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Guns are neat little things, aren't they? They can kill extraordinary people with very little effort.

John Warnock Hinckley, Jr. is the attempted assassin of then-U.S. President Ronald Reagan and, more recently, the indirect assassin of then-White House Press Secretary James Brady. He committed the attack in order to impress teenage actor Jodie Foster.


Hinckley was born on May 29, 1955, to John Warnock Hinckley Sr. and JoAnn Moore. Hinckley, Sr. was the chairman of the Vanderbilt Energy Corporation and JoAnn was a homemaker. They lived in Oklahoma, Texas, and Colorado. Hinckley's older brother Scott became a vice president of the family business after graduating from Vanderbilt University. Hinckley was expected to graduate as well, but he dropped out of college in April 1976. He then attempted to become a songwriter, but failed early. Apparently feeling unloved, Hinckley began believing in an imaginary girlfriend. The movie Taxi Driver came out that year, starring Robert De Niro as Travis Bickle and Jodie Foster as Iris. In the film, Bickle is a violent, alienated cab driver who develops a fascination with a campaign volunteer who works for a senator who is seeking the presidential nomination. As his fascination turned to obsession, Bickle meets Iris, a 12-year-old prostitute. As their relationship deepened, the movie came to its shattering conclusion: Bickle sent money to Iris and a letter telling her that he'd soon be dead. He made a failed attempt to assassinate the candidate. Bickle kills Iris's pimp and was hailed as a hero by the media. Hinckley identified with Bickle and started to dress like Bickle, favoring army surplus fatigue jackets and combat boots. Just as Bickle did, he kept a journal and drank peach brandy. Hinckley eventually dropped in and out of college, living in Colorado, Texas, and California.

Jodie Foster

Jodie Foster at the time of the release of Taxi Driver.

In August 1979, inspired by Bickle's gun collection, Hinckley bought a gun and took up target shooting. He purchased more guns regularly and bought ammunition called Devastator rounds, which explode on impact. After hearing from a People magazine article in May 1980 that Jodie Foster had enrolled into Yale University, Hinckley went to New Haven and began to write letters to her, receiving polite responses from either her or a publicist. Lost in the throes of erotomania, Hinckley was convinced that he needed to "rescue" Foster, as Bickle had rescued Iris in Taxi Driver. Hinckley made contact with Foster at least a couple of times, but she told him she didn't interact with people she didn't know. He also called her and sent her letters and poems. Thinking he was in love with Foster, and vice versa, Hinckley felt that he had to demonstrate his love for her with an act that would caught her attention. He decided to assassinate the President of the United States of America. During the 1980 election, Hinckley went to a couple of campaign appearances hosted by then-President Jimmy Carter. Hinckley did have a chance to make an assassination attempt on Carter during his 1980 reelection campaign, but apparently lost his nerve and left. Hinckley left his gun collection once in his hotel room. He was also stopped by airport security for having guns in his luggage. Hinckley was given a fine, with his guns confiscated, and was released. Hinckley then bought more guns and weapons to replace the ones that were confiscated. On December 8, 1980, Mark David Chapman assassinated celebrity John Lennon. Afterwards, Hinckley took a train to New York to join in the vigil for Lennon in Central Park. He described himself as "in deep mourning". Soon, he purchased a Charter Arms revolver, like Chapman had used.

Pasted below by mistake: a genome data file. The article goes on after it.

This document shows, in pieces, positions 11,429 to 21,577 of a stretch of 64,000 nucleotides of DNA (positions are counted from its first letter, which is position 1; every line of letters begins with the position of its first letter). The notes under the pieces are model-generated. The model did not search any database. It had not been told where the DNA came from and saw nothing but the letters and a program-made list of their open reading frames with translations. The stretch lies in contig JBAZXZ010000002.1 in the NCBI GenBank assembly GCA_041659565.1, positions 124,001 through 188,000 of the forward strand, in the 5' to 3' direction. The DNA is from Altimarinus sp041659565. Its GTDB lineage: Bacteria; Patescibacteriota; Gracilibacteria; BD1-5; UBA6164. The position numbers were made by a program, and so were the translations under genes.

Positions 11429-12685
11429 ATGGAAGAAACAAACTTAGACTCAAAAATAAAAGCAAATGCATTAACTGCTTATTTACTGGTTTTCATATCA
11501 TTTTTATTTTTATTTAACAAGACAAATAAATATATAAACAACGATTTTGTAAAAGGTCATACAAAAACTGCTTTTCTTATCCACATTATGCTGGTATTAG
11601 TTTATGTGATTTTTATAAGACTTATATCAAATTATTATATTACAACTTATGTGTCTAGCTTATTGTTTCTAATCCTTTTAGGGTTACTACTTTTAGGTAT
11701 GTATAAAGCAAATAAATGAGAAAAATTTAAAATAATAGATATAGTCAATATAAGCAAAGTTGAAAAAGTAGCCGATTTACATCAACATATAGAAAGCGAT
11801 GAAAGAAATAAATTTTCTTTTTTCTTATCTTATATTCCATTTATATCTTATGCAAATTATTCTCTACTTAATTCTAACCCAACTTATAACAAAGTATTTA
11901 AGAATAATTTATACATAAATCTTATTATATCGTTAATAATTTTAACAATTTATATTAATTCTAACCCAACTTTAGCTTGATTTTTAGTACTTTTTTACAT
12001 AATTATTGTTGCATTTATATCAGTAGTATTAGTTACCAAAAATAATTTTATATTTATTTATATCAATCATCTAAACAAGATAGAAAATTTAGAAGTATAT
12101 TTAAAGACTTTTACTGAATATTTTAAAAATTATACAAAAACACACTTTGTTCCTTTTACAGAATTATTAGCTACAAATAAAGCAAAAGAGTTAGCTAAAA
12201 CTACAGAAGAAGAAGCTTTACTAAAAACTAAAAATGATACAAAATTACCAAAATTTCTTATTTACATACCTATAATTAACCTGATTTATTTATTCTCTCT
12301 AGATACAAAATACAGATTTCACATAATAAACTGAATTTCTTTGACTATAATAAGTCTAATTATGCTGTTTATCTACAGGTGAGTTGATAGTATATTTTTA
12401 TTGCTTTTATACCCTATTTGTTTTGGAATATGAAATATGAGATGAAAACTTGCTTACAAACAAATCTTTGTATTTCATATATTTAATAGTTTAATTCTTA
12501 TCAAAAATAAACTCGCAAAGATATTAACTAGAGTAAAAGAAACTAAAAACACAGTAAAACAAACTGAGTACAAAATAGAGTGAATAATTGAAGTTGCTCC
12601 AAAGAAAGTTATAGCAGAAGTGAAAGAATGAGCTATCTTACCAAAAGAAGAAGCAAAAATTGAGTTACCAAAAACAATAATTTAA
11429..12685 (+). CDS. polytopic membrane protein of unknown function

Assassination Attempt, Trial, and Incarceration[]

Reagan assassination attempt

One of many photos of the Reagan assassination attempt.

On March 30, 1981, Hinckley wrote a letter to Foster, which he never mailed, explaining how he planned to win her love for him. Then he took a cab to the Washington Hilton, where Reagan was addressing a labor conference. At 2:25 p.m., Reagan was leaving the hotel, waving at bystanders. Hinckley pulled out a revolver and fired it six times in 1.7 seconds. The assassination attempt went as followed: White House Press Secretary James Brady was hit in the head by the first shot. The second shot hit police officer Thomas Delahanty in the back of his neck as he turned to protect Reagan. Then, Hinckley had a clear shot at Reagan but the third overshot him and hit the window of a building across the street. Special Agent-In-Charge Jerry Parr immediately pushed Reagan into the limousine. Secret Service agent Timothy McCarthy spread his body over Reagan to make himself a target, and was shot in the abdomen. The fifth bullet hit the bullet-resistant glass of the window on the open side door of the limousine. The sixth and final bullet ricocheted off the armored side of the limousine and hit Reagan in his left underarm, grazing a rib and lodging itself in his lung, stopping nearly an inch from his heart. Had Parr hesitated for a moment, the President would likely have been hit in the head.